Cristel Stefany Martínez was greatly relieved last June after receiving the news that the Supreme Court had halted President Trump’s plan to nullify Deferred Action for Childhood Arrivals (DACA).
After all, she is one of the clearest examples of how much undocumented youth brings to this country. At 30, she is an immigration attorney and has her own law firm in downtown Los Angeles.
However, he did not have the announcement that the Department of Homeland Security (DHS) revealed this week, that for now no applications for first-timers for DACA will be received and those who already have it – such as Martínez – must renew their permit every year, in two year place as originally established.
“DACA is not a legal status, but it does give us social security, a driver’s license, and that opens up many opportunities,” Martinez said. “Without DACA, I guess my future would be on the line because I don’t think I can practice law if I don’t have a valid work permit.”
The young woman has lived in the United States most of her life and her plans do not include returning to her native Tegucigalpa, Honduras.
“I have faith, hope and feel that DACA deserves better than just a two-year or one-year work permit,” he said.
At 9 years old, Martínez crossed three borders with his brother to reunite with his mother. The journey from Honduras to the United States in 1999 took three months.
During their career, they were deported from Mexico twice and once from Guatemala.
Once they arrived in Texas, they were detained by immigration agents and later sent to their mother, who was in Los Angeles. Then she had to fight a deportation order so that she would not be separated from her again.
From a very young age, Martínez knew the importance of being undocumented or not and began to have a clear plan for her future: she wanted to be a lawyer to help other families.
Still without legal status in the United States, he completed his primary studies and transferred to California State University, Northridge (CSUN) where he earned a bachelor’s degree in sociology and criminal justice in 2012.
She was later accepted into Western State College of Law but had to put this part on pause while returning to work for two years in order to cover her educational expenses, which at that time were around $ 40,000 a year.
“I knew it was going to be a lot of money but my mom always supported me … She knows it is because of her that I was highly motivated to get ahead,” Martinez said. “She would get up at 5 in the morning to make food to sell.”
Without fear or shame, the young woman worked as a ride-sharing driver with Uber and Lyft. On weekends, she and her brother and stepfather sold the food their mother made in their Westlake / MacArthur Park area neighborhood.
Also with the help of their employers I create a GoFundMe page to raise the necessary college funds.
DACA, the lifeguard
In 2012, President Obama announced the start of the DACA program, which provided temporary legal status and a work permit to undocumented youth who came to the United States as children. Both renewable every two years.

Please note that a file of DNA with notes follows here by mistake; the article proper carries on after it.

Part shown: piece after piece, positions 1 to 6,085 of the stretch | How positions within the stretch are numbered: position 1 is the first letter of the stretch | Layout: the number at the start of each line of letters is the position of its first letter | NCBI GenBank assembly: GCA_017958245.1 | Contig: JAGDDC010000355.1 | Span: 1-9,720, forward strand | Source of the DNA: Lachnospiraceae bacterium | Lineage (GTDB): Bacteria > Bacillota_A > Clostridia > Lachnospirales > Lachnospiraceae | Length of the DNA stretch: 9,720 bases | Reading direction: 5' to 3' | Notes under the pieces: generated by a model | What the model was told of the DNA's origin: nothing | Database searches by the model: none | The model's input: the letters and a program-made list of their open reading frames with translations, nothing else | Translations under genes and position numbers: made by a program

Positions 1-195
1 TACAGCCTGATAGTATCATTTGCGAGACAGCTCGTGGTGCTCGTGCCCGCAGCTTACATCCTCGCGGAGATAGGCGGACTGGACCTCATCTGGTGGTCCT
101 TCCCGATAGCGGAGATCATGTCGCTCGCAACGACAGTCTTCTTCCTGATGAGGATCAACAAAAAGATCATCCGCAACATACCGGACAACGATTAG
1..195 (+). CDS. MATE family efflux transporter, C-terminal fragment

Like thousands of young people across the nation, Martinez applied for his DACA.
Thanks to his temporary legal status and his hard work to save for his studies, he was able to return to university and began working for two legal entities while earning his own degree.
In 2016, while immersed in her studies to achieve her purpose as a lawyer, two tragedies came to her life in a matter of weeks. Her older brother was deported and her stepfather passed away.
“It was very difficult for me and I thought about reducing the number of my classes but I did not do it and I kept going,” he recalled.
In 2017 she finally graduated with her law degree and to celebrate she had a great feast. She passed out plates of food to all her loyal customers who supported her buying food while
Several of her clients were her neighbors, other small business owners, and area residents.
“Many were surprised and happy that I graduated. For them, time passed very quickly but for me three years were a lot of work and effort, ”said the young woman.
Nothing stops her
In 2019, Martinez opened her law firm and this year she teamed up with two more attorneys. She said she is proud to be able to help many people in the legal field, be it with a residence, citizenship, DACA or other immigration processes.
“I feel like I can help people more because I know the difficulties first hand,” he explained.
The lawyer believes that Trump’s announcement against DACA beneficiaries is a pre-election political movement.
“He [presidente] She does not understand that she is playing with people’s minds and futures and I am sure that she does not care, but it is frustrating because we have seen that this has happened many times before, ”said the lawyer.
Without giving more importance than necessary, Martínez said that he will continue helping people to legalize themselves. Even if his DACA is taken away from him, he says, he wouldn’t give up helping his community.
“I already have the education, the wisdom and if it is through Facebook Live, even if it is, I will continue to inform people,” he said.